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12.I.I

New York City (NYC)
Parks and Public Space

 
     
 

NYC has made a significant progress in the utilization of open spaces. PlaNYC and the Department of Recreation and Parking have added nearly 182 acres of parkland since the plan was launched in 2007. The PlaNYC goal of ensuring that every New Yorker lives within 10 minutes of a park is gradually being achieved. To date, approximately 76.5 percent of New Yorkers have this level of access, up from 70 percent in 2007 and an increase of 240,815 people in the past year alone. Due to population density, NYC still has fewer acres of green space per person than almost any other major city in the U.S. As the city's population continues to grow, need to create new parks and open spaces also increases. These open spaces contribute to the city's existing physical assets and quality of life across a wide range of outdoor experiences.

The NYC Plaza Program is another initiative intended to green the streets and create new public spaces. The Program aims to create new and enhance existing pedestrian plazas through participating non-profit organizations. This program is reinventing NYC's public realm. In NYC, the public right of way comprises 64 square miles of land - enough to fit about 50 Central Parks. The program attempts to prioritize sites in neighborhoods that lack open space and re-claim streets at appropriate locations to make new plazas. In its fifth year of operation, the Plaza Program looks to partner with community groups that are commited to operating, maintaining, and managing these spaces so they become vibrant pedestrian plazas. One example is the neglected intersection of Fulton and Grand in lower Manhattan, which was transformed into a 15,000 square foot pedestrian plaza, featuring vegetation, formal and informal seating, enhanced lighting and shelter as a result of a partnership between the Plaza Program and the Fulton Area Business (FAB) Association.

In an effort to maximize the use of existing open spaces, NYC launched the Schoolyards to Playgrounds initiative in 2007. As of November 2011, the program celebrated the opening of its 200th underutilized schoolyard as a new community playground. Many of these sites are concentrated in construction-dense areas, where there has been a shortage of space for recreation. Some of these locations required intensive capital improvements such as new asphalt and fencing.

The Million Trees program is set to green NYC, adding a million new trees to its landscape by 2017. To date, the city and its partners has planted over 500,000 trees. As the planting season in April arrives, the city will target local residents to plant trees in their yards and neighborhoods through the "Put Down Roots" program. The city will offer free trees to New Yorkers who wish to plant on their property and will provide recommendations on tree care and maintenance.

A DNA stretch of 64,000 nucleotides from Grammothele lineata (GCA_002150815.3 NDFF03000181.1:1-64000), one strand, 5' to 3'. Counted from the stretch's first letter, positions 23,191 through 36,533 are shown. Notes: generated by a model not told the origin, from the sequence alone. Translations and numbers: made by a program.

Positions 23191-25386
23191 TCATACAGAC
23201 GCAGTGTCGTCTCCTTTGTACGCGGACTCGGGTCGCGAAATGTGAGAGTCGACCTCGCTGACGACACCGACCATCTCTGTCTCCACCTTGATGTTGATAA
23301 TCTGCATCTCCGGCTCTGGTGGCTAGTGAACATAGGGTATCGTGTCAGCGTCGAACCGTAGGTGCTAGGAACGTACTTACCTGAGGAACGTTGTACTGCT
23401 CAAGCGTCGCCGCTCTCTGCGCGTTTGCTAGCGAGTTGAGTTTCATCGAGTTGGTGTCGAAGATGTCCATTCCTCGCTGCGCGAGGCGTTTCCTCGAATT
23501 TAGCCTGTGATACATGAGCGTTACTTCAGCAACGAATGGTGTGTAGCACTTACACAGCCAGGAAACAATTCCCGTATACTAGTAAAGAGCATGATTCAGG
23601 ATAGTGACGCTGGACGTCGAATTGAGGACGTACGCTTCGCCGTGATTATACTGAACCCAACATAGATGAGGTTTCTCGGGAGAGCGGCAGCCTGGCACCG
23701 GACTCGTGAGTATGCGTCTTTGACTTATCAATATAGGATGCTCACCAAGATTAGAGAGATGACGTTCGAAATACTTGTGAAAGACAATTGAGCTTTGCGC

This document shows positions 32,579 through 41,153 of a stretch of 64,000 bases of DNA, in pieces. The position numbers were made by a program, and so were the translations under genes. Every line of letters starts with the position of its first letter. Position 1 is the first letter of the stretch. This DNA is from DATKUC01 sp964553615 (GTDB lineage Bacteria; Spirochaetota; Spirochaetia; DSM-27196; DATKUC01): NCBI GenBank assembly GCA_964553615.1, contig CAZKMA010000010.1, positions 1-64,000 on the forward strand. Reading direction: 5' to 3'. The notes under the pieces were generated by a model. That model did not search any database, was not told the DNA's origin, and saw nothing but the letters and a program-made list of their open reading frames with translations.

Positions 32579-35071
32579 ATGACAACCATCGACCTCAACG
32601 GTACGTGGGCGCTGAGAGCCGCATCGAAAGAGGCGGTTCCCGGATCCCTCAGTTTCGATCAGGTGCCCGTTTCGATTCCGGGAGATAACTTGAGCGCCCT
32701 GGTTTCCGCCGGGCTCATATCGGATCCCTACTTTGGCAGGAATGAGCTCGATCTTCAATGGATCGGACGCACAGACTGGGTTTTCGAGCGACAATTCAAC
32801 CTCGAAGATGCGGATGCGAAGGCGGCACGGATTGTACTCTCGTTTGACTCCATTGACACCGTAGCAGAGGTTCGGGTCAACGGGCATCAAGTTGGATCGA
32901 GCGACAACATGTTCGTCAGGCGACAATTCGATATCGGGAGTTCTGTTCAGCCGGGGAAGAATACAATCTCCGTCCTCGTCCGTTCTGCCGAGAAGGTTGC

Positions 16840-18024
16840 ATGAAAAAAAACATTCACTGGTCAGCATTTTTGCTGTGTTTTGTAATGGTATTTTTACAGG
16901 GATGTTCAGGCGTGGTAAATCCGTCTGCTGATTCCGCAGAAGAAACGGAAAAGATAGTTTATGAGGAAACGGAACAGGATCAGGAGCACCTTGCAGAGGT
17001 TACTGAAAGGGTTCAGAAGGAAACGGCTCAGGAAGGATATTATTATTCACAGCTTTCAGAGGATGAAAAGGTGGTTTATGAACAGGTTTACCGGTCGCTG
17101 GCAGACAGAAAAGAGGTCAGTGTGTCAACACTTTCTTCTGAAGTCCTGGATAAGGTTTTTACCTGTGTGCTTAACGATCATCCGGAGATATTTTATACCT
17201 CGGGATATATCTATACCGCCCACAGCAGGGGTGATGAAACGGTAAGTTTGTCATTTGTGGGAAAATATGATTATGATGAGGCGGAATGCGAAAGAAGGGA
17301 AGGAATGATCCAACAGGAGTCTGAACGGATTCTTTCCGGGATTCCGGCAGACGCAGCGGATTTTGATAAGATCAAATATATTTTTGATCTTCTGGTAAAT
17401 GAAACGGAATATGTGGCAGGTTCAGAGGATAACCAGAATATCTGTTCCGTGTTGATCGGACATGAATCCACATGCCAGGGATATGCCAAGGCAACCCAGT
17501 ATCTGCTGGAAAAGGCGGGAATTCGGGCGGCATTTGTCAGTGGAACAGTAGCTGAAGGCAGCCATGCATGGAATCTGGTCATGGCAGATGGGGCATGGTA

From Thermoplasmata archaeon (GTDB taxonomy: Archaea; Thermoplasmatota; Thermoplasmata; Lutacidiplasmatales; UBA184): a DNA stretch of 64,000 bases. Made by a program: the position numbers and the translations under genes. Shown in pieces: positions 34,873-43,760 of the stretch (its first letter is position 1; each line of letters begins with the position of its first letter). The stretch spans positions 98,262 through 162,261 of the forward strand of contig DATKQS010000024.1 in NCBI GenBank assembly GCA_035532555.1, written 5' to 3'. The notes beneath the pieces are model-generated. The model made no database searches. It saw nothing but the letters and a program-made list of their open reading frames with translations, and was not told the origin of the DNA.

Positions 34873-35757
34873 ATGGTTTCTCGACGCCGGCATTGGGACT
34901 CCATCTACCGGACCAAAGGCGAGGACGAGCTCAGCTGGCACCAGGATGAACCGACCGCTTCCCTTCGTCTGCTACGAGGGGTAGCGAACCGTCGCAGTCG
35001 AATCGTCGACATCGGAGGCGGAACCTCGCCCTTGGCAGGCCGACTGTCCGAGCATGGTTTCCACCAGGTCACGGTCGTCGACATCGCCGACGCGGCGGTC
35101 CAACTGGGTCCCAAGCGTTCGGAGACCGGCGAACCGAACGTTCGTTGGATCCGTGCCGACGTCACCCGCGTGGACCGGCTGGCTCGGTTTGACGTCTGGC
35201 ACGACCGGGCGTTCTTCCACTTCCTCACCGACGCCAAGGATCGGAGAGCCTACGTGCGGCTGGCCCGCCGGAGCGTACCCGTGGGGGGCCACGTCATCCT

PlaNYC and NYC Plaza Program Featured Updates:

In June 2011, in a partnership with Friends of the High Line, Phase II of the High Line in Chelsea (from West 20th-30th Sts) was opened. NYC expects to acquire the northern-most section of the High Line by mid 2012 and continue the highly acclaimed design elements featured in the first two phases. Fundraising events have been under way to raise money for the final section of the elevated park.

The McCarren Pool, located in the 35-acre McCarren Park in northern Brooklyn, was one of eleven pools opened by Robert Moses in 1936. It closed in 1984 and remained unused until 2005, when the pool basin was transformed into a popular venue for summertime concerts, dance, and movies. Through a PlaNYC initiative, $50 million in funding was allocated to McCarren Pool to rebuild it as a center for year-round recreation. The restoration project includes a swimming pool, recreation center, snack shop, and rooftop café. The pool area can also accommodate an ice skating rink in winter. The project is anticipated to open in summer 2013.

In October 2011, Mayor Bloomberg and U.S. Interior Secretary Ken Salazar signed an agreement commiting NYC and the National Parks Service to re-envision the 10,000 acres of public lands around Jamaica Bay in south Queens and Brooklyn. Planning for these ecologically diverse estuaries commenced in early 2012 and proposals should released later in the year.

November 2011, construction began on Steeplechase Plaza, a public space that houses the old B&B Carousel and will be a gateway to revilalizing the Coney Island amusement district.

Calvert Vaux Park extends into Gravesend Bay in the Bensonhurst neighborhood of south Brooklyn. It is named after Calvert Vaux, an English architect, who spent 40 years of his professional life in NYC and designed numerous public spaces (among them Central Park and Prospect Park-in concert with Fredrick Law Olmstead). The Park offers spectacular water views and glimpses of birdlife naturally attracted to the terraine. It also offers a playground, basketball courts, bocce courts, six baseball diamonds and a soccer field. As a part of PlaNYC Open Space project, Calvert Vaux is a destination for athletics, relaxation and enjoyment of nature. A large portion of the site was created out of sand, soil, and rock excavated from the construction of the Verrazzano-Narrows Bridge.

 
     
 

Sources:
PlaNYC2030
NYC Dept. of Parks and Recreation
NYC Plaza Program